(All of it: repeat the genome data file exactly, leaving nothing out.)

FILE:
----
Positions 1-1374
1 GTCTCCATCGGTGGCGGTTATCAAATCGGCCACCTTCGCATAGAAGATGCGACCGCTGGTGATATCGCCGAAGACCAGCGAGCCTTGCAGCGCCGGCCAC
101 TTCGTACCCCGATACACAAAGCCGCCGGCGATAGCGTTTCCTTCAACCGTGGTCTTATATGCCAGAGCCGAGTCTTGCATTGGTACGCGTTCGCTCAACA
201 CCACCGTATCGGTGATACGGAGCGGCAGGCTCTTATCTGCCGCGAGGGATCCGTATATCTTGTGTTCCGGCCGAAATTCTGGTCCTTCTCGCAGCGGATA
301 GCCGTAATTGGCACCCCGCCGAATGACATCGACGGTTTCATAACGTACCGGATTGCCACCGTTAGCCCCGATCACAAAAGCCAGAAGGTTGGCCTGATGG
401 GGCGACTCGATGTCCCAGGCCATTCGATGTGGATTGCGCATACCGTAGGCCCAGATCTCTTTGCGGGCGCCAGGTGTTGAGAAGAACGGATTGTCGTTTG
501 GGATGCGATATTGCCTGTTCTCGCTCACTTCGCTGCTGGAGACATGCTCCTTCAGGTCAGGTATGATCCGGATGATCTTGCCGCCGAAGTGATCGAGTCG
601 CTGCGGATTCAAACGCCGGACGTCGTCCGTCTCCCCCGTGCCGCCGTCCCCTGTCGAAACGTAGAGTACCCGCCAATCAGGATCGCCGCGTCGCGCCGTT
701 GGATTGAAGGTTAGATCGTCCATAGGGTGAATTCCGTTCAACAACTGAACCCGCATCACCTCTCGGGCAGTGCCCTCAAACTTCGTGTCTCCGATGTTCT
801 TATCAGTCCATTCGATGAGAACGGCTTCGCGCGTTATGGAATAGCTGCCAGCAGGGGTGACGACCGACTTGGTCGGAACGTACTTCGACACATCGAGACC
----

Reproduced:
Positions 1-1374
1 GTCTCCATCGGTGGCGGTTATCAAATCGGCCACCTTCGCATAGAAGATGCGACCGCTGGTGATATCGCCGAAGACCAGCGAGCCTTGCAGCGCCGGCCAC
101 TTCGTACCCCGATACACAAAGCCGCCGGCGATAGCGTTTCCTTCAACCGTGGTCTTATATGCCAGAGCCGAGTCTTGCATTGGTACGCGTTCGCTCAACA
201 CCACCGTATCGGTGATACGGAGCGGCAGGCTCTTATCTGCCGCGAGGGATCCGTATATCTTGTGTTCCGGCCGAAATTCTGGTCCTTCTCGCAGCGGATA
301 GCCGTAATTGGCACCCCGCCGAATGACATCGACGGTTTCATAACGTACCGGATTGCCACCGTTAGCCCCGATCACAAAAGCCAGAAGGTTGGCCTGATGG
401 GGCGACTCGATGTCCCAGGCCATTCGATGTGGATTGCGCATACCGTAGGCCCAGATCTCTTTGCGGGCGCCAGGTGTTGAGAAGAACGGATTGTCGTTTG
501 GGATGCGATATTGCCTGTTCTCGCTCACTTCGCTGCTGGAGACATGCTCCTTCAGGTCAGGTATGATCCGGATGATCTTGCCGCCGAAGTGATCGAGTCG
601 CTGCGGATTCAAACGCCGGACGTCGTCCGTCTCCCCCGTGCCGCCGTCCCCTGTCGAAACGTAGAGTACCCGCCAATCAGGATCGCCGCGTCGCGCCGTT
701 GGATTGAAGGTTAGATCGTCCATAGGGTGAATTCCGTTCAACAACTGAACCCGCATCACCTCTCGGGCAGTGCCCTCAAACTTCGTGTCTCCGATGTTCT
801 TATCAGTCCATTCGATGAGAACGGCTTCGCGCGTTATGGAATAGCTGCCAGCAGGGGTGACGACCGACTTGGTCGGAACGTACTTCGACACATCGAGACC